Student Held at Knife-Point Shares His Story 

Loyola junior Kian Jodloski speaks out about being mugged on Jan. 13 on the corner of West Arthur and Lakewood avenues.

Shortly after leaving his eight hour shift at Target on Jan. 13, Loyola junior Kian Jodloski was mugged on his walk back home by a group of offenders at the intersection of West Arthur and North Lakewood Avenues. 

Jodloski said as he was walking home, he noticed a man about five feet and ten inches tall briskly walking behind a young woman who was one block ahead of him.

“It seemed like the man was gaining speed on the woman, which I thought was strange,” Jodloski said. 

Confused by the scene in front of him, Jodloski told The Phoenix he began to “pick up my pace a little, as well.” From there, Jodloski said he was approached by two children from his left, one boy and one girl who appeared to be about 12 or 13 years old.

“First they asked if I knew where Howard Street was located, but I am not from the area, so I pulled out Apple Maps on my phone,” Jodloski said. 

The two children claimed they also needed to borrow the phone to call their mother. Weary about the situation, but ultimately aiming to help, Jodloski handed the phone over to the unidentified girl. 

“They did make a call on my phone and everything seemed to be going fine,” Jodloski said.

However, Jodloski said he soon realized the reality of the situation when he was approached by another teenage boy who took the phone, while the young girl demanded the password. 

“This is when I started thinking, ‘Hey, what do I do now?’” Jodloski said. “As I was assessing the situation, the girl grabbed me by the hood of my coat and held a knife to my stomach.” 

Jodloksi said he was in disbelief at the situation. 

Jodloski was mugged by kids on his way back from work on the night of Jan. 13. (Holden Green | The Phoenix)

Focused on de-escalating the situation, Jodloski attempted to calm the young girl but she continued making threats to stab him while the teenage male demanded the password from Jodloski and briefly searched Jodloski’s coat pockets. 

“The teenage boy began searching me, but luckily he did not find my Airpods or wallet in my coat pockets,” Jodloski said. 

As the situation continued to unravel, a silver Toyota Camry with two adults inside pulled over, but luckily for Jodloski he saw someone he knew walking down the street and asked for assistance. 

Immediately after, the children jumped in the car and sped away, but not without Jodloski memorizing the license plate. 

“I kept reciting the license plate number, and it turns out the car was stolen,” he said.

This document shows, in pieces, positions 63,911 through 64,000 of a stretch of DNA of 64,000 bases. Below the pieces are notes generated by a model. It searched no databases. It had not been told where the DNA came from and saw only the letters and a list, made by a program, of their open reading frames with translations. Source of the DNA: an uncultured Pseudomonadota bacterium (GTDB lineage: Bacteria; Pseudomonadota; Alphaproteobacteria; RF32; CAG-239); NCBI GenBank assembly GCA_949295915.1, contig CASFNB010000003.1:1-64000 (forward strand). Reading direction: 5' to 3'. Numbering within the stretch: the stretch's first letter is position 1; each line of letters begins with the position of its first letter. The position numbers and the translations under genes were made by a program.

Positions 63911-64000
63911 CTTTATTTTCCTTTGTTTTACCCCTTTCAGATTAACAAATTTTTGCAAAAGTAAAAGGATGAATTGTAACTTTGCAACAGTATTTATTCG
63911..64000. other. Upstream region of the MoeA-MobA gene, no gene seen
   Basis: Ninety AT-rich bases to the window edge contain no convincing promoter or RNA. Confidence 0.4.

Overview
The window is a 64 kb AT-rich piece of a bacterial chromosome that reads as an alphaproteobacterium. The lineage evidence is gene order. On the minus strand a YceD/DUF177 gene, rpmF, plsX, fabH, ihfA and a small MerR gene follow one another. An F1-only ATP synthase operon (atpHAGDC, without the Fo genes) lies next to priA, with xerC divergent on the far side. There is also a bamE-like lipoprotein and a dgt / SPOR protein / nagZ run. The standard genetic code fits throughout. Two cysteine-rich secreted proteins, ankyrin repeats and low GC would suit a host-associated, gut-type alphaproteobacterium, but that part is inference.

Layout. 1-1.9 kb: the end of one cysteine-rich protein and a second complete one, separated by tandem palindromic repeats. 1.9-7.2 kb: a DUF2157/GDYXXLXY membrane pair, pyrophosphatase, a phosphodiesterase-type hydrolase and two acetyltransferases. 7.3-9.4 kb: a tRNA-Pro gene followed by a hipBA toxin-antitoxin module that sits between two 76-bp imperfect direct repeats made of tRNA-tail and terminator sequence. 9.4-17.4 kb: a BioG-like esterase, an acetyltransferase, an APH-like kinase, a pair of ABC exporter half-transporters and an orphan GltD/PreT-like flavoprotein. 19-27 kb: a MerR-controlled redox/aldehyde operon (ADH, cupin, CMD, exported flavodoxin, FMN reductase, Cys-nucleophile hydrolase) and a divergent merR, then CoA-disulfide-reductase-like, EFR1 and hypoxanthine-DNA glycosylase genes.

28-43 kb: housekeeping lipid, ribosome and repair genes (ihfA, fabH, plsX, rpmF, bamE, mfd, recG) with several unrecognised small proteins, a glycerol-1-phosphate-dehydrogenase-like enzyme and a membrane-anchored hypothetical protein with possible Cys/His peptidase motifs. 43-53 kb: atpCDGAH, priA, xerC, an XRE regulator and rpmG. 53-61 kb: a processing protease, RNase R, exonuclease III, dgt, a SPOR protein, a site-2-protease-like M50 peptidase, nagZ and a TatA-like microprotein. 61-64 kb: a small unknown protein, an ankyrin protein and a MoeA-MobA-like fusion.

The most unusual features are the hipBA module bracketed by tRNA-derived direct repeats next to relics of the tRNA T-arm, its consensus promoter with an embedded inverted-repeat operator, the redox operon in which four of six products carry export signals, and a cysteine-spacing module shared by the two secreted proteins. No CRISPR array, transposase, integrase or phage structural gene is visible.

It is unclear whether the offenders were related. The Chicago Police Department (CPD) declined to comment on the relations of the offenders. 

Jodloski reported the theft to CPD, who he remained in contact with in the days following the incident. 

“It was a very smooth process and CPD did a fantastic job,” Jodloski told The Phoenix. 

On Saturday, Jan. 14, Loyola Campus Safety sent an email alerting of the robbery and urged students to run away as soon as it is safe to do so if they are threatened. 

When reached out for comment, Campus Safety said they do not discuss CPD cases even if they involve Loyola students. 

Weeks later, Jodloski said he’s come to terms with the situation. 

“I get super calm in really stressful situations, which has helped me numerous times, including that night,” Jodloski said. 

Jodloski could not comment on whether Loyola has enough viable measures to protect students on and around campus, but he said he feels being mugged is unavoidable in a city. 

Jodloski did urge students to be more aware and not wear Airpods or have their phone out while walking home at night. In addition, Jodloski stressed the importance of complying, but to not be too agreeable. 

“You don’t give over everything immediately, but I went to the Apple Store, not a hospital,” he said. 

In a city where it is common for people to ask for directions, Jodloski said he would not use this situation as an indication to be less compassionate to others. Alternatively, Jodloski suggests helping others in public areas with more witnesses around. 

“I was on a dark and quiet street, and I should’ve helped them in a public setting, but I am not spiteful towards anything,” Jodloski said. 

Jodloski stressed the importance of forgiveness and reminded students to remain compassionate. 

“I think it’s crucial to not let being hurt by others detract from being a helpful and forgiving person,” Jodloski said. “I will never condone the actions of my attackers, but I have compassion for them nonetheless.”

Giulianna Larson

Giulianna Larson